With perfect timing, Harold Pinter's Betrayal has been revived in London. Betrayal was the word on the lips of trade union members marching through the capital's streets on Thursday.
Their feelings of dismay and outrage were real. You could see it in their faces. You could hear the bewilderment in the voices of teachers in their late 50s, for example, trying to grasp that they might have to work another 10 years before receiving their pension. This was not the deal they thought they had signed up to.
At a seminar on the same day as the strikes, organised by the International Longevity Centre, the talk was of a potentially more hopeful subject: extending working life – by choice, that is, not through necessity. Examples of employers doing imaginative things to allow people to work longer were discussed. A lot could be done to make work and gradual retirement more flexible and fulfilling. And yet there was also concern that not nearly enough has been done by most employers to make this happen.
The ongoing debate about general well-being, happiness, fulfilment – call it what you like – is fundamentally a discussion about work. Without work nothing very good can happen. Economic recovery depends on it. Social cohesion is impossible without it. Even that marvellous Big Society cannot be conjured up without a lot of productive activity. We need to have a more intelligent and constructive conversation about work if we want to make life better.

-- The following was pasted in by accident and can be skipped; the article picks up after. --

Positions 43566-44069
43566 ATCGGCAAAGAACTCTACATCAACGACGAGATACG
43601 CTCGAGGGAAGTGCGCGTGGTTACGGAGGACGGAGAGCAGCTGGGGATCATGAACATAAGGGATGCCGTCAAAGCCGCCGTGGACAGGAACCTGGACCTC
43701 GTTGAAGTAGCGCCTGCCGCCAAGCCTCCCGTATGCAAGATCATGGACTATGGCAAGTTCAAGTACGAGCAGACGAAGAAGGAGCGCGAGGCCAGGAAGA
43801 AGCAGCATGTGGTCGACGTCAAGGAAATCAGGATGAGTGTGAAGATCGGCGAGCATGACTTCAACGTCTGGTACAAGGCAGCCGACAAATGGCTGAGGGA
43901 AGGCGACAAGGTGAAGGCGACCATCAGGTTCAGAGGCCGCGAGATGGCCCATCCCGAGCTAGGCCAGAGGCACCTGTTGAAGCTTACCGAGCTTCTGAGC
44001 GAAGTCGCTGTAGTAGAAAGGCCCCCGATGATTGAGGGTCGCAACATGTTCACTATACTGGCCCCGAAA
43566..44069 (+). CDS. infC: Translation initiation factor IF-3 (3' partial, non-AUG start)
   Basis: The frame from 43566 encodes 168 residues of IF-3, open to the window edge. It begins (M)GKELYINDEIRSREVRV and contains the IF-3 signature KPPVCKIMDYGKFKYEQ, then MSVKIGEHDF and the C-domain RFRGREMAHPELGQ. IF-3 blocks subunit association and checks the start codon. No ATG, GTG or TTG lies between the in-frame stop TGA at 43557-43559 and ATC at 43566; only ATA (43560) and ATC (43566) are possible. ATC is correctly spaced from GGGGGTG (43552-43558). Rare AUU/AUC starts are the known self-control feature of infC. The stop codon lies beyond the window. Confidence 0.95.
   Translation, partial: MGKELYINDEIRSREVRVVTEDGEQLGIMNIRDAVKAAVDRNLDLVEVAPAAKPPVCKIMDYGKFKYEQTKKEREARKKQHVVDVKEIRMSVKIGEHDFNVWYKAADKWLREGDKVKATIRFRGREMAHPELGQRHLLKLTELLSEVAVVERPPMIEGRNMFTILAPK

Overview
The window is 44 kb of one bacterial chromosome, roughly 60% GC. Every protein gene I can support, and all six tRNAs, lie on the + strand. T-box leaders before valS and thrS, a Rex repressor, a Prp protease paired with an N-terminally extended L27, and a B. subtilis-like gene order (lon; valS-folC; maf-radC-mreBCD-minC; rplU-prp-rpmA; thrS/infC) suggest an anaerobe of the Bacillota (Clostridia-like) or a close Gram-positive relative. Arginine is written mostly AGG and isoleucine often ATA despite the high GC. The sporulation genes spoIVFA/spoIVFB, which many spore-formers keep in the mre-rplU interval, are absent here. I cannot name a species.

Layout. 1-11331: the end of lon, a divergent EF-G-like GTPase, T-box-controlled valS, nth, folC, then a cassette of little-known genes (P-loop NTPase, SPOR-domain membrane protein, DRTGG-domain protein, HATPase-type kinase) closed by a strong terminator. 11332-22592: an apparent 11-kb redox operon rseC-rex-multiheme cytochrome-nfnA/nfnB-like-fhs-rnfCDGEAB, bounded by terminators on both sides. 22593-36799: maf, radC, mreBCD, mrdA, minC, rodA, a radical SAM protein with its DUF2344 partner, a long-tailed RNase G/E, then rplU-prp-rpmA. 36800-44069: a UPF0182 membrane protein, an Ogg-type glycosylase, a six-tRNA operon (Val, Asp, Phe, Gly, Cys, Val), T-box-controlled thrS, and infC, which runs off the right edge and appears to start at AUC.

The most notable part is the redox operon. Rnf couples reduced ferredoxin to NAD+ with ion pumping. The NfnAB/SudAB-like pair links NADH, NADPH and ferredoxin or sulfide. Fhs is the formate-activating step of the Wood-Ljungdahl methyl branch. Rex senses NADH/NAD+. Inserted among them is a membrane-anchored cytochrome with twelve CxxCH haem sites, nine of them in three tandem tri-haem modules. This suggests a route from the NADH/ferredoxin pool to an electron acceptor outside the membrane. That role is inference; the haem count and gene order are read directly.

For that reason alone, the launch yesterday of a report from the Work Foundation's "Good Work Commission", after two years' study, was welcome. This has been an extended piece of research, a long time in the making, which has pulled together some thoughtful and, at times, even rather idealistic contributions from business leaders and other prominent figures.
Perhaps predictably, the document contains plenty of the upbeat and feel-good rhetoric with which company chairmen and chief executives like to fill their annual reports. There is much talk of meaning, purpose and engagement. Still, the executives involved give the impression, on paper at least, of being sincere.
ITV's chief executive, Adam Crozier, offers a particularly forceful description of how attitudes to work have changed, and what this means for business leaders like him: "The days of just telling people what to do are long gone. Now you need to explain to people why a change needs to happen and what that means...
"A real shift I've seen over the last 10 to 15 years is people wanting to understand what an organisation stands for," Crozier adds. "Wanting to understand what is on offer in terms of the training they will get; how they will be developed. And wanting to know how the organisation will help them lead the more flexible lifestyle they want. They want to know what the organisation does for the environment and for society. Alongside that is a desire that, if they put the right effort into the organisation, they will share in the organisation's success.
"I remember when I started working in the 1980s, it was just about the job. You worked whatever hours you were asked to work and did it pretty unquestioningly. If you look at the people joining us now, it's a very different story."